Skip to comments.Hiroshima: Necessary Evil
Posted on 08/06/2008 4:09:53 PM PDT by B-Chan
THE WHITE HOUSE Washington, D.C.
IMMEDIATE RELEASE -- August 6, 1945
STATEMENT BY THE PRESIDENT OF THE UNITED STATES
Sixteen hours ago an American airplane dropped one bomb on Hiroshima, an important Japanese Army base. That bomb had more power than 20,000 tons of T.N.T. It had more than two thousand times the blast power of the British "Grand Slam" which is the largest bomb ever yet used in the history of warfare.
It is an atomic bomb. It is a harnessing of the basic power of the universe. The force from which the sun draws its power has been loosed against those who brought war to the Far East.
We are now prepared to obliterate more rapidly and completely every productive enterprise the Japanese have above ground in any city. We shall destroy their docks, their factories, and their communications. Let there be no mistake; we shall completely destroy Japan's power to make war.
It was to spare the Japanese people from utter destruction that the ultimatum of July 26 was issued at Potsdam. Their leaders promptly rejected that ultimatum. If they do not now accept our terms they may expect a rain of ruin from the air, the like of which has never been seen on this earth.
The Japanese began the war from the air at Pearl Harbor. They have been repaid many fold.
Wow. I had never seen that picture before.
Me either, until today. It’s an amazing shot.
It was the most compassionate act that could have been done under the circumstances.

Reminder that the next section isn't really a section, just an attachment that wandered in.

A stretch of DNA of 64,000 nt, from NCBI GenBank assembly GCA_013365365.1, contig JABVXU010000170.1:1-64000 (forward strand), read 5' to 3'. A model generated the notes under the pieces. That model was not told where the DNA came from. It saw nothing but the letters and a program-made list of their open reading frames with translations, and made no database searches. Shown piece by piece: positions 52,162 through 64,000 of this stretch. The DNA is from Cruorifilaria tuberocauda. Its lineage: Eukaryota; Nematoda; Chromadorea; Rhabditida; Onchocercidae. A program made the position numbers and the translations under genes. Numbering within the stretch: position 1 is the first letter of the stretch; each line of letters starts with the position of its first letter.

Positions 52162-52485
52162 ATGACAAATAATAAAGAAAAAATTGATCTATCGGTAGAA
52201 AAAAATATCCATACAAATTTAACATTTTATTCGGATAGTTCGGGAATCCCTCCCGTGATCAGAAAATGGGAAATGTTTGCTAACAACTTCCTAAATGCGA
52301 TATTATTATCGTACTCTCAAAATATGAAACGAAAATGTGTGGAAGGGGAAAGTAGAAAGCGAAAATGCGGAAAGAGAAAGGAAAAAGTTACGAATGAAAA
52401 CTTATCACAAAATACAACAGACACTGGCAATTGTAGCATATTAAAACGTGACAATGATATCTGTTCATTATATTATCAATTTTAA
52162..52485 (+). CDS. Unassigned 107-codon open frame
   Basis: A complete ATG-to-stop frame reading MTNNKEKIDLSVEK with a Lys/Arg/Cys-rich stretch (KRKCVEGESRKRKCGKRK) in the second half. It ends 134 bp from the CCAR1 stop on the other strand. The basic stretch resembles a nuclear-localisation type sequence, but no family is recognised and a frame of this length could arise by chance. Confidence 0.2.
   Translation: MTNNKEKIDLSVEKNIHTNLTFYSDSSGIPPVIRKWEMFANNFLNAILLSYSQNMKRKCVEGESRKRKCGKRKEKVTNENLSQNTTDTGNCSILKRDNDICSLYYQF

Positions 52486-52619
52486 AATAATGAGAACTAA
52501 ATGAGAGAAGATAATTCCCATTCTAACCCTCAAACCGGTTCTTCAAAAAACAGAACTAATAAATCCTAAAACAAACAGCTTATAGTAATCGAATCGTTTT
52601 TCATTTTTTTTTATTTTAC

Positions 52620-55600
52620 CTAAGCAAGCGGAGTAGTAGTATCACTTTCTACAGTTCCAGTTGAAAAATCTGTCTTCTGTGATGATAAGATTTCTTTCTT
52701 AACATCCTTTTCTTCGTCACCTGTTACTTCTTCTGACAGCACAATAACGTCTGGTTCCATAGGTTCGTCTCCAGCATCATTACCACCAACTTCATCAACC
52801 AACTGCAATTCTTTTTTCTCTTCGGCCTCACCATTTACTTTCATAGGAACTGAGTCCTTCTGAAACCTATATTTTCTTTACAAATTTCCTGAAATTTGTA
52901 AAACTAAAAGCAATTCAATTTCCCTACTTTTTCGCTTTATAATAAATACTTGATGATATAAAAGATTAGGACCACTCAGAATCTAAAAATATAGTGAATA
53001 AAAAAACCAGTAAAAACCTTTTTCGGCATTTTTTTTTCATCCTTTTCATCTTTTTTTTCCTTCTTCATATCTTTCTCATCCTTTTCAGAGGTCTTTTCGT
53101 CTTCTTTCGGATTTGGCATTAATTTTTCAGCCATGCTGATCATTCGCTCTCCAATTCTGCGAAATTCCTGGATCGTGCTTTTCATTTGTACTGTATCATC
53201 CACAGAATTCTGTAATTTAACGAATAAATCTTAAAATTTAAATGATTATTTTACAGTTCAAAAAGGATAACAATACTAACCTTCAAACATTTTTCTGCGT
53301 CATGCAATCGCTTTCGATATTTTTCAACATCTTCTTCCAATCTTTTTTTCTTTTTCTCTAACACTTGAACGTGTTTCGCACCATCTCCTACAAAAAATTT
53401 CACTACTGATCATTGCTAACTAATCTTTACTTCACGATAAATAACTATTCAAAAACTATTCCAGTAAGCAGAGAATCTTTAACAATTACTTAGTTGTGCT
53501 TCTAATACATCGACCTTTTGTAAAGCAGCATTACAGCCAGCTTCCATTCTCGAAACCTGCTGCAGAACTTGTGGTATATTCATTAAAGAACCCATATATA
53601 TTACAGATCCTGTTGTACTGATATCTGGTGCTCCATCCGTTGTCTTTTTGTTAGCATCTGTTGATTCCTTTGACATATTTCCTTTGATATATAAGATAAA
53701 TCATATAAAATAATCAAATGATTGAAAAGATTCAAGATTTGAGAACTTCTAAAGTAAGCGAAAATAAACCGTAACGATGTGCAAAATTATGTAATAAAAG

Good point. That would have been extremely destructive.
FWIW -- My Dad said his unit (33rd Infantry) landed, was welcomed by childred with flowers, and treated well by the Japanese.
Some months later they rotated back stateside, replaced by another American unit which had not fought in the war. Those later Americans were more arrogant and not as well accepted by the Japanese, according to my Dad.
That reception to the Victors is part of the ‘Bushido’ code.
The Japanese as a whole ‘respected’ the Victor but not the ‘non-combatants’ that immediately followed.
Remember the Japanese Army thought that to surrender was worse than death.
The Japanese Navy was more compassionate to captured Allied Sailors (than say the Army or fisherman) that probably due to the ‘law of the sea’ where we ALL have/had a common enemy.
When I got to Japan in 1957 they treated us fine (at least where the young enlisted sailors were wont to go) but that was probably due to the fact that their ‘job’ was to relieve us of our yens so they were using the old ‘catch more flies with honey etc....’ theory and by gum, it worked.
My Dad said something similar, as I remember. Dad died in 1974.